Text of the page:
IBM is proving that allowing employee engagement in corporate social media is not only valuable, it’s profitable for everyone. They’re active in social media for the right reasons: IBM is an organization whose business is already built upon interaction with their employees, so why not give them a voice? Enters IBM Voices.
“IBM.com/voices is an aggregation of a couple hundred of our best social media channels and the feeds associated with some of our best subject matter experts in a variety of topics.” – Ethan McCarty, IMBs Director of Enterprise Social Strategy and Programs.1
Essentially, Voices acts as a content marketing hub for all of IBMs most trusted and knowledgeable employees around the globe. The rules and regulations for the content posted on Voices is modeled after the social computing guidelines that IBM launched in 2005. Its updates were made via community forum, so that contributors didn’t feel they were being stuffed into a box – it’s a community governed platform.
Unlike their blogging of the past, Voices doesn’t just seek out content from just anyone. Employees in consideration for the platform are given basic training on how to use sites like Twitter and LinkedIn, and educated about the risks, such as cyber security, privacy concerns and confidential information. Secondarily, they’re invited to join an internal community consisting called The Forward Thinkers Program, a collective of brand advocates from various areas of the organization.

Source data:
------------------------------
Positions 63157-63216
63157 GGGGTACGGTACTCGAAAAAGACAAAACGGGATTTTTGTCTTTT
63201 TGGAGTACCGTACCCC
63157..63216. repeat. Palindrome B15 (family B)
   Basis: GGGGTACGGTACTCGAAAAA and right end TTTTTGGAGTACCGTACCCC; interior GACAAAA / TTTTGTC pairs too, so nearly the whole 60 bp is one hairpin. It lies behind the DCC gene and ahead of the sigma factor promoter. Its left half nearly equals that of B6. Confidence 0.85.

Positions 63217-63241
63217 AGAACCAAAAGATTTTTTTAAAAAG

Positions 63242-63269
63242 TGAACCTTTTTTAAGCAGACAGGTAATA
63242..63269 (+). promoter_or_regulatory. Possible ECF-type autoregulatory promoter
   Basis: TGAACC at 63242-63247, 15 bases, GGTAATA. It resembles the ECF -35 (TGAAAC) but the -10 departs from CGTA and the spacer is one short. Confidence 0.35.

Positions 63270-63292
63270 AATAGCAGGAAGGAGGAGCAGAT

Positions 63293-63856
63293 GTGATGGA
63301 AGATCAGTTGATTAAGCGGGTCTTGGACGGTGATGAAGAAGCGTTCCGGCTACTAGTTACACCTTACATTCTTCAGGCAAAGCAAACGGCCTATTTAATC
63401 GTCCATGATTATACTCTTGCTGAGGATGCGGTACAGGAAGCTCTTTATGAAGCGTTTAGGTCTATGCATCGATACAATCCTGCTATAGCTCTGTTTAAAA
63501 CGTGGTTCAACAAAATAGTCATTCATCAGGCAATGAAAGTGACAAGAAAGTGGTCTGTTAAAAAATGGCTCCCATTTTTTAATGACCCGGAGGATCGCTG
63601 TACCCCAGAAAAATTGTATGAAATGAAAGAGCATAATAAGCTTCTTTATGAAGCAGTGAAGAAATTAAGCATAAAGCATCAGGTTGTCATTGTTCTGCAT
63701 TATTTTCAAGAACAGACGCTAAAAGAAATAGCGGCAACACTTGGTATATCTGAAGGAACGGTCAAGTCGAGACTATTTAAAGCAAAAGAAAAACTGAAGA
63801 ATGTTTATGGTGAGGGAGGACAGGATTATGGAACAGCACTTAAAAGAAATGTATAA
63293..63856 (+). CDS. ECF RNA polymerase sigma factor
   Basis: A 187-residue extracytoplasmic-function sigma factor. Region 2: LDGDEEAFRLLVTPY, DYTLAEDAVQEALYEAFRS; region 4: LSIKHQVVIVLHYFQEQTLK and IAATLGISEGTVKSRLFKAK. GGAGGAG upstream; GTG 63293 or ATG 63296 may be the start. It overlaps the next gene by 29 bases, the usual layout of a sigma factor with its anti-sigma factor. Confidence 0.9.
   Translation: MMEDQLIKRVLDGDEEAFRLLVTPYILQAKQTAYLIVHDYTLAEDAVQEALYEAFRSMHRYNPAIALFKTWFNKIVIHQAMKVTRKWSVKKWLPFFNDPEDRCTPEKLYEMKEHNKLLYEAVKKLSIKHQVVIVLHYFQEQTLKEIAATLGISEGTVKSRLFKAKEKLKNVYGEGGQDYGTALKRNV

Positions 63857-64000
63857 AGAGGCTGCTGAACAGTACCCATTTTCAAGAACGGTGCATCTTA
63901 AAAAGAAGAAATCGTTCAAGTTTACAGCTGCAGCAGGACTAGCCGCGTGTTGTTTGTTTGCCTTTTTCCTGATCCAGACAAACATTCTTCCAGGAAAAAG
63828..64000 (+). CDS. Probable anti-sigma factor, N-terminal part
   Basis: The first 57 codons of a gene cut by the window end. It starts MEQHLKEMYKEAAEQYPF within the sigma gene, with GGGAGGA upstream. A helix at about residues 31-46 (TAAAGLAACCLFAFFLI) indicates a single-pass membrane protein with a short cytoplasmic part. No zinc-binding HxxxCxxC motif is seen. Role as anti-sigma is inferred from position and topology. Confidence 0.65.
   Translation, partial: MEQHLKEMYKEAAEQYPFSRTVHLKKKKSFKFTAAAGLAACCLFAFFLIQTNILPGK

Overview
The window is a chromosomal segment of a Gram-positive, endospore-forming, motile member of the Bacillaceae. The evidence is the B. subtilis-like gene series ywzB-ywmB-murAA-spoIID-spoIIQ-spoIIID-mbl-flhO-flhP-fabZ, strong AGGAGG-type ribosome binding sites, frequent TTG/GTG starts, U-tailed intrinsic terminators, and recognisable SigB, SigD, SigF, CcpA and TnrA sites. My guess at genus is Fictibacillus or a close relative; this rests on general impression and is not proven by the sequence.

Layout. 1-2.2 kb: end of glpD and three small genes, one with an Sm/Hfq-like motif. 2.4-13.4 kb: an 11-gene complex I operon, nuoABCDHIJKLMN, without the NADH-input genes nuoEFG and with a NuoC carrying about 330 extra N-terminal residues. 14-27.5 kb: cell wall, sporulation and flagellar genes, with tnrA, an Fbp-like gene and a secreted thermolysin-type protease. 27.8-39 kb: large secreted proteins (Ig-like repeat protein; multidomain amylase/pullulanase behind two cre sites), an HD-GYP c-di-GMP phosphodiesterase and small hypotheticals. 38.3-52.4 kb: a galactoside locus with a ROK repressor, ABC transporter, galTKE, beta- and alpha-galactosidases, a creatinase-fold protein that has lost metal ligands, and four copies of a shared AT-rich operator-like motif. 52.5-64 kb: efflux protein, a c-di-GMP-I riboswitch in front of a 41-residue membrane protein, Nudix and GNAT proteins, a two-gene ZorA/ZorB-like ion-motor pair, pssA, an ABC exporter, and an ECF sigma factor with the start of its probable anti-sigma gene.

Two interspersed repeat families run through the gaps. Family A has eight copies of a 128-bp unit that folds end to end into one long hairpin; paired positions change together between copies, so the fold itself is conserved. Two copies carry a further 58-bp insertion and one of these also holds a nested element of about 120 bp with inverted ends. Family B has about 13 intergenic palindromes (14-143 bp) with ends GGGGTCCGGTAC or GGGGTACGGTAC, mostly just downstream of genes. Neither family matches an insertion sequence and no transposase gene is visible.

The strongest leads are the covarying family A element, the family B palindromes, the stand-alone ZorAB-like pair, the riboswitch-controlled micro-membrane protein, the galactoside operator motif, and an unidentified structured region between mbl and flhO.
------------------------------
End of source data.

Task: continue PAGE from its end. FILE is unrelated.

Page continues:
Voices looks like a giant news aggregate, with a few unique features. Its homepage highlights a “trending” section, which monitors on a daily basis what IBMers are talking about the most. Blog sections are often testing grounds for new IBM widgets, which serves a dual purpose; testing the functionality and acting as a showroom for some new technology.
McCarty states “what’s happening inside of your company really starts to define your company.” He believes in supporting those who really get the organization and the business, as opposed to monitoring and trying to fit them into a box. The benefits are double-sided, as well. Staff interested in building their social media skills can get training and enablement to get a solid foundation into the world of social media and thought/knowledge leadership. McCarty calls this a “convergence of a company’s culture and a company’s brand.”
A second edition, or beta version, of the tool was launched last week.
Lessons for others
Depending on your business model, opening social media up to employees might make a lot of sense!
Submitted by: Amanda Houseman – SMBP Student, University of Waterloo.
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